So the LORD alone did lead him, and there was no strange god with him.
With him - i. e., with God. The Lord alone delivered Israel; Israel therefore ought to have served none other but Him.
He made him ride on the high places of the earth, that he might eat the increase of the fields; and he made him to suck honey out of the rock, and oil out of the flinty rock;
i. e., God gave Israel possession of those commanding positions which carry with them dominion over the whole land (compare Deuteronomy 33:29), and enabled him to draw the richest provision out of spots naturally unproductive.
Butter of kine, and milk of sheep, with fat of lambs, and rams of the breed of Bashan, and goats, with the fat of kidneys of wheat; and thou didst drink the pure blood of the grape.
Breed of Bashan - Bashan was famous for its cattle. Compare Psalm 22:12; Ezekiel 39:18.
Fat of kidneys of wheat - i. e., the finest and most nutritious wheat. The fat of the kidneys was regarded as being the finest and tenderest, and was therefore specified as a part of the sacrificial animals which was to be offered to the Lord: compare Exodus 29:13, etc.
The pure blood of the qrape - Render, the blood of the grape, even wine. The Hebrew word seems (compare Isaiah 27:2) a poetical term for wine.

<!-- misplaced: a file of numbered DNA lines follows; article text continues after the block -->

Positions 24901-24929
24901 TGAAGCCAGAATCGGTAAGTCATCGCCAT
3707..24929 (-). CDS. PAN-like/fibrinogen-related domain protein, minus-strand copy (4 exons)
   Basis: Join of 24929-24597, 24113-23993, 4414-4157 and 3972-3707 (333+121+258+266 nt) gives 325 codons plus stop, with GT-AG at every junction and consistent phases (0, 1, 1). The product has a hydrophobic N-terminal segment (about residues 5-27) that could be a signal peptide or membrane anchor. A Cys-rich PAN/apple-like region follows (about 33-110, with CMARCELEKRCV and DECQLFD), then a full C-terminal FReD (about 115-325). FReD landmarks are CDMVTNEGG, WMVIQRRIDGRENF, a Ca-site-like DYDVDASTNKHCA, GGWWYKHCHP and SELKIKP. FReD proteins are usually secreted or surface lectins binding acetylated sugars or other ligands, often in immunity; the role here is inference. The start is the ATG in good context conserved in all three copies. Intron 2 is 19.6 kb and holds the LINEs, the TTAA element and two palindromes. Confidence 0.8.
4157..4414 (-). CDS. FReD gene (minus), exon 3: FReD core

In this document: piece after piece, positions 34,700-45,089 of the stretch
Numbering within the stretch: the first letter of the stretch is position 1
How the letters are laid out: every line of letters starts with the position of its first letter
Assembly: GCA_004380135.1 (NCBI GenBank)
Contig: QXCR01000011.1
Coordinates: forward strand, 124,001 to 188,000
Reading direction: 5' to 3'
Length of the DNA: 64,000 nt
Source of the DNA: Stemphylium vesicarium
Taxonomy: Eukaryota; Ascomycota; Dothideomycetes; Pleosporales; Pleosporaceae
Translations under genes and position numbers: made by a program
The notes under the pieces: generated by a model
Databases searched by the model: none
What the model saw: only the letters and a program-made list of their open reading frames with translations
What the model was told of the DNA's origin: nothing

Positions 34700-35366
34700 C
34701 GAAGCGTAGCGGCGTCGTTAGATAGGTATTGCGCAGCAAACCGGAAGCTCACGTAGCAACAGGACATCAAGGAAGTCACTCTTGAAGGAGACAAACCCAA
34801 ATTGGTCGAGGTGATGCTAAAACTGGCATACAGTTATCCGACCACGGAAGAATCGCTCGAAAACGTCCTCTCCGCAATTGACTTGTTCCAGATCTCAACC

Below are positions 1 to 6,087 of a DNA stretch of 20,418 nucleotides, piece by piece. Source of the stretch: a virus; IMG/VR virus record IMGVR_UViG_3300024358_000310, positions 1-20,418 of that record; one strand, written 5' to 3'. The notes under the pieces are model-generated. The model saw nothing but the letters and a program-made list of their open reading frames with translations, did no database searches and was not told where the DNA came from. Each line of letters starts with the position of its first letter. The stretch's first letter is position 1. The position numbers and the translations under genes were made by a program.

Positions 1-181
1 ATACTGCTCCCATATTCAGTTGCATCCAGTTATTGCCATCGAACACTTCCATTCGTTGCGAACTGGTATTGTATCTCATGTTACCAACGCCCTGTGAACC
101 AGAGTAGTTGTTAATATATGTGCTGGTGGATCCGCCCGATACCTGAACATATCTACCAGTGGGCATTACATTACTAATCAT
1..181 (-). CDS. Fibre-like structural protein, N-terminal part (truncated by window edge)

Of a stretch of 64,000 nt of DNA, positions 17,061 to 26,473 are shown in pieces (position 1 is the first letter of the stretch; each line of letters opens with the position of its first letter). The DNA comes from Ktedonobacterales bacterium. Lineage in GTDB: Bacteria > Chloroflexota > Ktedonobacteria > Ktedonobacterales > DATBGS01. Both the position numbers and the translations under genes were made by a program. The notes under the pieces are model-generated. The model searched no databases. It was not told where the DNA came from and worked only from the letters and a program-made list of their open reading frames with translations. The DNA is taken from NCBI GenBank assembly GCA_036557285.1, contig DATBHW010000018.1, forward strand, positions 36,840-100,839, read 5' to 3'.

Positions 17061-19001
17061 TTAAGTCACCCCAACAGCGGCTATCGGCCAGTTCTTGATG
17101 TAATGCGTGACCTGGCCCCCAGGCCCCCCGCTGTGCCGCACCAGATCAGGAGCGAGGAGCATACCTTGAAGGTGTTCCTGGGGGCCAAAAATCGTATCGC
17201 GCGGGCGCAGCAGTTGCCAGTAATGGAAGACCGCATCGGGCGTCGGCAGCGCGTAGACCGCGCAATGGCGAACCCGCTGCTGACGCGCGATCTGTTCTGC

But Jeshurun waxed fat, and kicked: thou art waxen fat, thou art grown thick, thou art covered with fatness; then he forsook God which made him, and lightly esteemed the Rock of his salvation.
Jesbarun - This word, found again only in Deuteronomy 33:5, Deuteronomy 33:26, and Isaiah 44:2, is not a diminutive but an appellative (containing an allusion to the root, "to be righteous"); and describes not the character which belonged to Israel in fact, but that to which Israel was called. Compare Numbers 23:21. The prefixing of this epithet to the description of Israel's apostasy contained in the words next following is full of keen reproof.
They provoked him to jealousy with strange gods, with abominations provoked they him to anger.
They provoked him to jealousy - The language is borrowed from the matrimonial relationship, as in Deuteronomy 31:16.
They sacrificed unto devils, not to God; to gods whom they knew not, to new gods that came newly up, whom your fathers feared not.